Lisa Sanderson, who filed the complaint, was a producing partner at Brooks's Red Strokes Entertainment, whose goal was to develop film and TV projects for the singer. Sanderson claims she was promised 50 percent of producers' profits from those projects, but they never got off the ground, thanks to Brooks's inflated ego.
Sanderson alleges that Brooks was poised to launch a lucrative film career, but sabotaged his and others' success at every turn. Her complaint states that Brooks is "a paranoid, angry, deceitful, and vindictive man who will turn against those closest to him on a dime."
According to the complaint, Brooks botched several opportunities to star in big-name Hollywood blockbusters, allegedly turning down a role as a sniper in "Saving Private Ryan" because he "was unwilling to share the limelight with the rest of the ensemble cast," including Tom Hanks and Matt Damon. He similarly balked at a part offered in "Twister," the complaint says, because "the star of the film was the tornado and Brooks wanted to be the star."
Brooks also allegedly pitched an original film idea to Fox that the studio loved, but then backed out of the project when he refused to share the rights to his music. Sanderson claims that Brooks told executives during the pitch meeting that his father was dead, when he was actually still alive.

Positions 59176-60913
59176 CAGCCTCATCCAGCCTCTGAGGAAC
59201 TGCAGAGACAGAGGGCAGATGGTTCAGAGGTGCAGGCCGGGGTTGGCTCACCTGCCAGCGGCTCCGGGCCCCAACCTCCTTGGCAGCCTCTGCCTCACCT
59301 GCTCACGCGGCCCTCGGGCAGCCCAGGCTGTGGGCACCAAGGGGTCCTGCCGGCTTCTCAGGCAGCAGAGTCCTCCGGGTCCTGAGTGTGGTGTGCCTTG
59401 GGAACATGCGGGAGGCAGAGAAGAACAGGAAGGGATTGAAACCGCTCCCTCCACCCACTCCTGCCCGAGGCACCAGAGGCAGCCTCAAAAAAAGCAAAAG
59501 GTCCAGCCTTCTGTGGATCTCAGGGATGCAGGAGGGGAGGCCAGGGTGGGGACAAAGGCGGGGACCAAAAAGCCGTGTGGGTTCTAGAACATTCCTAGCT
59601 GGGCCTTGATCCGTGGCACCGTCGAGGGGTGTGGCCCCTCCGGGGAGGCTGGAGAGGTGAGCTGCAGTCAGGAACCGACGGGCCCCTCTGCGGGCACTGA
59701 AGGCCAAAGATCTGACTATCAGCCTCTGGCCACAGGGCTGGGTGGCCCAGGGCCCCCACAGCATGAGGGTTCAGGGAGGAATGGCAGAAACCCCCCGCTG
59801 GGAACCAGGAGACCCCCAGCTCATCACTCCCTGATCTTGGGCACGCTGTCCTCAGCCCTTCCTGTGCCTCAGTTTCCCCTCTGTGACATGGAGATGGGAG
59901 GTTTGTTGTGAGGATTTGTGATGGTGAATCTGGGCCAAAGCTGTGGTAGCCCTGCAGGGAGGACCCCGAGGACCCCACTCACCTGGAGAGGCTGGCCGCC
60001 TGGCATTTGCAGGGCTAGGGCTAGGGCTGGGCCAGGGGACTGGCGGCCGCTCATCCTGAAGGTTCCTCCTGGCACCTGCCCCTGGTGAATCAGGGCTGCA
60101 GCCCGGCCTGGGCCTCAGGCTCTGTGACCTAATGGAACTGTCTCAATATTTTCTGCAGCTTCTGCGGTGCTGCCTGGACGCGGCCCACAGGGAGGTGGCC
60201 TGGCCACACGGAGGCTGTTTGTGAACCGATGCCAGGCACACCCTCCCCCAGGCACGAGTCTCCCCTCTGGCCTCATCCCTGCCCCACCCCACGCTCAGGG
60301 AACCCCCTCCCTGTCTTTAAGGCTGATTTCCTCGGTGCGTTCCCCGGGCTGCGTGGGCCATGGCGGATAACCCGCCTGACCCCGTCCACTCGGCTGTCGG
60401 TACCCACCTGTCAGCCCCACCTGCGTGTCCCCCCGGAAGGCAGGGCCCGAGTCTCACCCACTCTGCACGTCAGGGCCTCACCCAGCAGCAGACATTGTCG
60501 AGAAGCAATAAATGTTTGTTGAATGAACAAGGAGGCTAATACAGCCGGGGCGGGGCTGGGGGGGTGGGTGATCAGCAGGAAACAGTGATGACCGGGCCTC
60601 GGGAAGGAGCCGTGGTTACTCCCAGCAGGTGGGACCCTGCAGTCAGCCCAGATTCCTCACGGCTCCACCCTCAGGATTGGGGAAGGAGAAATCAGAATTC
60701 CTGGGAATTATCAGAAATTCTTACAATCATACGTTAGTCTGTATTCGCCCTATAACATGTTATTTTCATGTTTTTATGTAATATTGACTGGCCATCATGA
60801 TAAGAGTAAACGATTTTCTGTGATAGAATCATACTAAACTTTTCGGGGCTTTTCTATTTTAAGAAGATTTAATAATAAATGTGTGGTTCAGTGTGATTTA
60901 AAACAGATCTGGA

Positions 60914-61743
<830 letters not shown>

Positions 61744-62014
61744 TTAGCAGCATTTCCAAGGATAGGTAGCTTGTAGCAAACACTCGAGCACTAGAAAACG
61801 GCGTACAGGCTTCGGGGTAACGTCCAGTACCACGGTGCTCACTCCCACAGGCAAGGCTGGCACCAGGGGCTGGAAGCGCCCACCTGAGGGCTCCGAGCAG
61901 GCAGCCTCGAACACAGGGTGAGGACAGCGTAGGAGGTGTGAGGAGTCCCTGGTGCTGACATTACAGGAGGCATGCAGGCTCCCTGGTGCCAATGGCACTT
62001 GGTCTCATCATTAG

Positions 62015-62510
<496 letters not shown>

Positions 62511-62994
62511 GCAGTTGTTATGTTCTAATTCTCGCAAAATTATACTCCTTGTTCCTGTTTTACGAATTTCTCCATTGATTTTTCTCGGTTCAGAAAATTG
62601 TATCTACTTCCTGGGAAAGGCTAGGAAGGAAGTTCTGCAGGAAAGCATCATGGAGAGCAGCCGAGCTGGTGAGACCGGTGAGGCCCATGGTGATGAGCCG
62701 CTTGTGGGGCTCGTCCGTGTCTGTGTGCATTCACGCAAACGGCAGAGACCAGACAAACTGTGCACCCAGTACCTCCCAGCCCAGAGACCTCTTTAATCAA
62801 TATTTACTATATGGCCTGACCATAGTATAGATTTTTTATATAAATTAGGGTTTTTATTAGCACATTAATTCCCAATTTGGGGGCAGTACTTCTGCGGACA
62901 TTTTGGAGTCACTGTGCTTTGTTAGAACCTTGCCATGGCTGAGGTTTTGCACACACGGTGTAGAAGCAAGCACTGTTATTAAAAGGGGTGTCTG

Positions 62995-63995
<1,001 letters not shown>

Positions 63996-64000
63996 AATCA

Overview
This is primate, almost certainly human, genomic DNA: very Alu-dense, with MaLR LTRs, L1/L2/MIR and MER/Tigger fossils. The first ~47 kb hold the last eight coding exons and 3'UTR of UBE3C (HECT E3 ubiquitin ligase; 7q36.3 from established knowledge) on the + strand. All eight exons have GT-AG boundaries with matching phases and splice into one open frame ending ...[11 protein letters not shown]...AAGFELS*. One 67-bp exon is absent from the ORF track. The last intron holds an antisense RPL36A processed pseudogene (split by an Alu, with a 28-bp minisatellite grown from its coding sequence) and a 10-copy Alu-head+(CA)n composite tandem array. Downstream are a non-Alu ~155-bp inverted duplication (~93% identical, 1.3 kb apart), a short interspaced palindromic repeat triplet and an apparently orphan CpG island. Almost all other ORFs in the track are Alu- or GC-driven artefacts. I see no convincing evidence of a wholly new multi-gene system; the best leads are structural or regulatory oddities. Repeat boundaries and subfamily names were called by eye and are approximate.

Opportunities to work on Tim Burton's "Alice in Wonderland" and develop his own script called "Alyss" were also squandered, Sanderson claims, and the scorned producer is seeking serious retribution. Sanderson is suing Brooks for breach of contract and fraud, and asking for $425,000 in unpaid salary, bonuses, and punitive damages.
Though the obvious takeaway from all these allegations might be that Brooks is a little off his rocker, the biggest question for us remains: could Brooks have upstaged that tornado? We think he just might have been able to outshine the weather system, but sadly, we'll never know.
[via Scribd h/t AV Club]